Many in the “right wing” are strongly nationalistic, which is not very conservative. The reason I say this is that in order to be a political conservative one must be wishing to conserve the ideas of America’s founding fathers. Anyone wishing to divert from the founding fathers of the country are necessarily liberal in their politics. The establishment of the senate is great proof that the founding fathers desire a balance of power between individual states and the national government.

To forward the conversation I believe in most cases we need not look back to what Catholic positions are but take a closer look at what political conservatives are promoting. Historically, political conservatives promote lower taxes; emphasize local government, a strong military and a pro life stance. All of these stances are aligned with Catholic teaching. For this reason we can safely, albeit generally, say that political conservatives side with Catholic conservatives.

Granted, the definition of conservative in modern politics is incessantly under attack. We now have politicians like Rudy Giuliani claiming to be conservatives. Or as Rudy puts it, I’m an economic conservative and social liberal.

So what is a liberal? By simple logic a liberal is someone who does not wish to conserve prior beliefs. This is obviously not along Catholic thinking. Catholics believe in a God that judges, Catholics believe in a singular truth, morality and authority. Liberals by nature believe in pluralism, ethics over morals, and individualism over authority. A liberal believes peace is defined by the absence of violence. A Catholic believes peace is living in correct order; correct order meaning God first. As insignificant as this difference can seem; combined with life issues, it is all I need to align myself with the political conservative / Republican Party.

Is the Republican Party my religion? Of course not. Due to the current political structure I believe as a Catholic my efforts and energy are best utilized trying to make sure the Republican Party adheres to true conservatism and does not give in to politicians ready to redefine conservatism (Giuliani). Either way, we need to recognize the difference in a conservative Catholic and a conservative politician. After all, America was developed by Protestants and not Catholics; we shouldn’t be surprised if all policies do not parallel.

Morning's Minion said...

"...political conservatives promote lower taxes; emphasize local government, a strong military and a pro life stance. All of these stances are aligned with Catholic teaching."

The only item on this list fully aligned with Catholic teaching is the pro-life principle. Subsidiarity can indeed be invoked to defend a strong local government (but that would depend on circumstances). But lower taxes and a strong military-- the best I can say is that support for these propositions is not incompatible with Catholicism, but there is no way (especially a strong military) that they are aligned with Catholic teaching. In fact, the Church condemns arms races and the arms trade vociferously.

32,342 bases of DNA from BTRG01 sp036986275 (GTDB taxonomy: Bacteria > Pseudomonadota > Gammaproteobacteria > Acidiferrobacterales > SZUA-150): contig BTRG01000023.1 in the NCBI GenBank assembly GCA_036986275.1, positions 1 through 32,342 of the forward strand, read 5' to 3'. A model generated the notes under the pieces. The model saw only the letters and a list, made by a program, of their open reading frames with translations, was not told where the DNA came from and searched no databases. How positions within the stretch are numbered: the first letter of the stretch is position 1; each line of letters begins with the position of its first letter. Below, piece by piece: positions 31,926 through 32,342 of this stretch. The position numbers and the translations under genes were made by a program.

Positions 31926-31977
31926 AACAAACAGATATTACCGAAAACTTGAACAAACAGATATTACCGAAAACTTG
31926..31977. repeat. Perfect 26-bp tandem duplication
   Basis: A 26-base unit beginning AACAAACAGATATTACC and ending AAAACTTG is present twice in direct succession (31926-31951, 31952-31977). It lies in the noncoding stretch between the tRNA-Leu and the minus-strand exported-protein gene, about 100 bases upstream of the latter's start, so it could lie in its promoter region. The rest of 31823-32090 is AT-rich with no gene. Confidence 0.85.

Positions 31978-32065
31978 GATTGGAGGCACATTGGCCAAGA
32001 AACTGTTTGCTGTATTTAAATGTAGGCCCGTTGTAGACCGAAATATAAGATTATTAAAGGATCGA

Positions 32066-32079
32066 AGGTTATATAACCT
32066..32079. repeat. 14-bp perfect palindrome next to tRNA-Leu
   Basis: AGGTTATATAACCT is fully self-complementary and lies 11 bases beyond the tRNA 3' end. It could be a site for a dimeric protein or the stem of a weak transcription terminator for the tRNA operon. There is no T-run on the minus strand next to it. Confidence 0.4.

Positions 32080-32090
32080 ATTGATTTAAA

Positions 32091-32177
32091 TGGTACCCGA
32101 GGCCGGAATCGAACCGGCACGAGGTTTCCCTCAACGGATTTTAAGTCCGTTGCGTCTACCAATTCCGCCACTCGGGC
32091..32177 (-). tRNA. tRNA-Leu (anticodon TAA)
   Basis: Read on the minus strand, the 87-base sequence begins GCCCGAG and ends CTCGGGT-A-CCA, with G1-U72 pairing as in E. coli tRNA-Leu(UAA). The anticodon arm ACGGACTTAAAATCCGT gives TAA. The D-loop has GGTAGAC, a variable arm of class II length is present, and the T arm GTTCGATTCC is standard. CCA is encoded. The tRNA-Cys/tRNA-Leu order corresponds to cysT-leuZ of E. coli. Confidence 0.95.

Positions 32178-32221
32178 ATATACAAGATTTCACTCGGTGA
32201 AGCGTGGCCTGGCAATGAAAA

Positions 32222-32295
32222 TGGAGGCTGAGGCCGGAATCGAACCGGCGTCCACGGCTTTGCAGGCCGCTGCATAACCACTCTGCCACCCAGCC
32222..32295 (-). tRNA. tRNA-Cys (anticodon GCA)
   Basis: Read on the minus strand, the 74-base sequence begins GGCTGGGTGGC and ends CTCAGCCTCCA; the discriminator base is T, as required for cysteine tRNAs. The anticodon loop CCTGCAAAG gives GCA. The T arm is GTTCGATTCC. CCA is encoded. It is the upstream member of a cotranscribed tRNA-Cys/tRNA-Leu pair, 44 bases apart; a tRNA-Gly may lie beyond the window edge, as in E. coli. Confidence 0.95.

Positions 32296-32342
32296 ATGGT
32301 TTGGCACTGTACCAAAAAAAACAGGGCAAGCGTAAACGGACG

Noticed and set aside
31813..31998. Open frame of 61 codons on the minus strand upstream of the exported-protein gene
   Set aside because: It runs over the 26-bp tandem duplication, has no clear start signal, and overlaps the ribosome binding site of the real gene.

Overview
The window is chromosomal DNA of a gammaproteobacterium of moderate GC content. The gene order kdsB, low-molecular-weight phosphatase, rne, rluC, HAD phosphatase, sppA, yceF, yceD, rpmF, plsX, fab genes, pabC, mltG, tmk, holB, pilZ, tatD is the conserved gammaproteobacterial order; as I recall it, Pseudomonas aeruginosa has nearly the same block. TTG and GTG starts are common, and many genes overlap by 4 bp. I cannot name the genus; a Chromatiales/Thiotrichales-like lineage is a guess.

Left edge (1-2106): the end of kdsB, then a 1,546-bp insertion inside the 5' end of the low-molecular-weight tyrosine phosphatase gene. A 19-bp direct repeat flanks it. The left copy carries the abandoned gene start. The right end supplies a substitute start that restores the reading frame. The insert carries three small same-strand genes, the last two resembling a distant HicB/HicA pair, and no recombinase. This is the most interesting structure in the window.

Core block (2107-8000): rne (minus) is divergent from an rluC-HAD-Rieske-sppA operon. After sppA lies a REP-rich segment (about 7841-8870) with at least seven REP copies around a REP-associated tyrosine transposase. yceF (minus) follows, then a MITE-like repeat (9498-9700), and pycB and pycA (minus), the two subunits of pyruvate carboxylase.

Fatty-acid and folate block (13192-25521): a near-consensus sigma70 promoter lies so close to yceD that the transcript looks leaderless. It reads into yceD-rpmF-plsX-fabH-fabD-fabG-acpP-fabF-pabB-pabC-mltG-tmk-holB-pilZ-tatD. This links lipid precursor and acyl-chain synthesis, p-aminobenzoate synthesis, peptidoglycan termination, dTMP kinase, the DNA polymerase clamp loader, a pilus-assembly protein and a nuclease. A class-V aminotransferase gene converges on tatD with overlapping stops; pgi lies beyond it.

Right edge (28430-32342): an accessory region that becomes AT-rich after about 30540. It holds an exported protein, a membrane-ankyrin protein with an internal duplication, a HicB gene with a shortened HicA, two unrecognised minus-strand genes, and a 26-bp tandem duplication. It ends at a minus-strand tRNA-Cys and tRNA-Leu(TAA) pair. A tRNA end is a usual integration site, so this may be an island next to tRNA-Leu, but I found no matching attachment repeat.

SMA said...

I do admit the military reference was my weakest. My connection here was in consideration of political sovereignty and defense of a nation. Military power can certainly be perverted.

However, lower taxes fall in line with the principle you rightly pointed out in connection to stronger local governments, subsidiarianism. The reason I state this is that one can normally find a link between higher taxes and increases in social programs. Although the intent of these programs is normally to help in some way the actual result is a government playing the role churches and other local organizations used to participate in a more active way. Granted, I wouldn’t claim either side of the isle has been good at putting an end to spending on these programs.

Antonio Manetti said...

To focus on 'lower taxes' is to insist that the tail ought to wag the dog. Not to mention the fact that the benefits from reduced taxes accrue to the wealthiest.

If anything, we ought to be raising taxes, especially on the wealthiest, if only to pay for the ill-conceived war in Iraq.

With regard to the war, the only thing at stake for most Americans is the possibility that their "Support the Troops" sticker may acratch the finish on their new car. This willingless to inflict suffering and death on others, while being unwilling to accept consequence or sacrifice, compounds the immorality.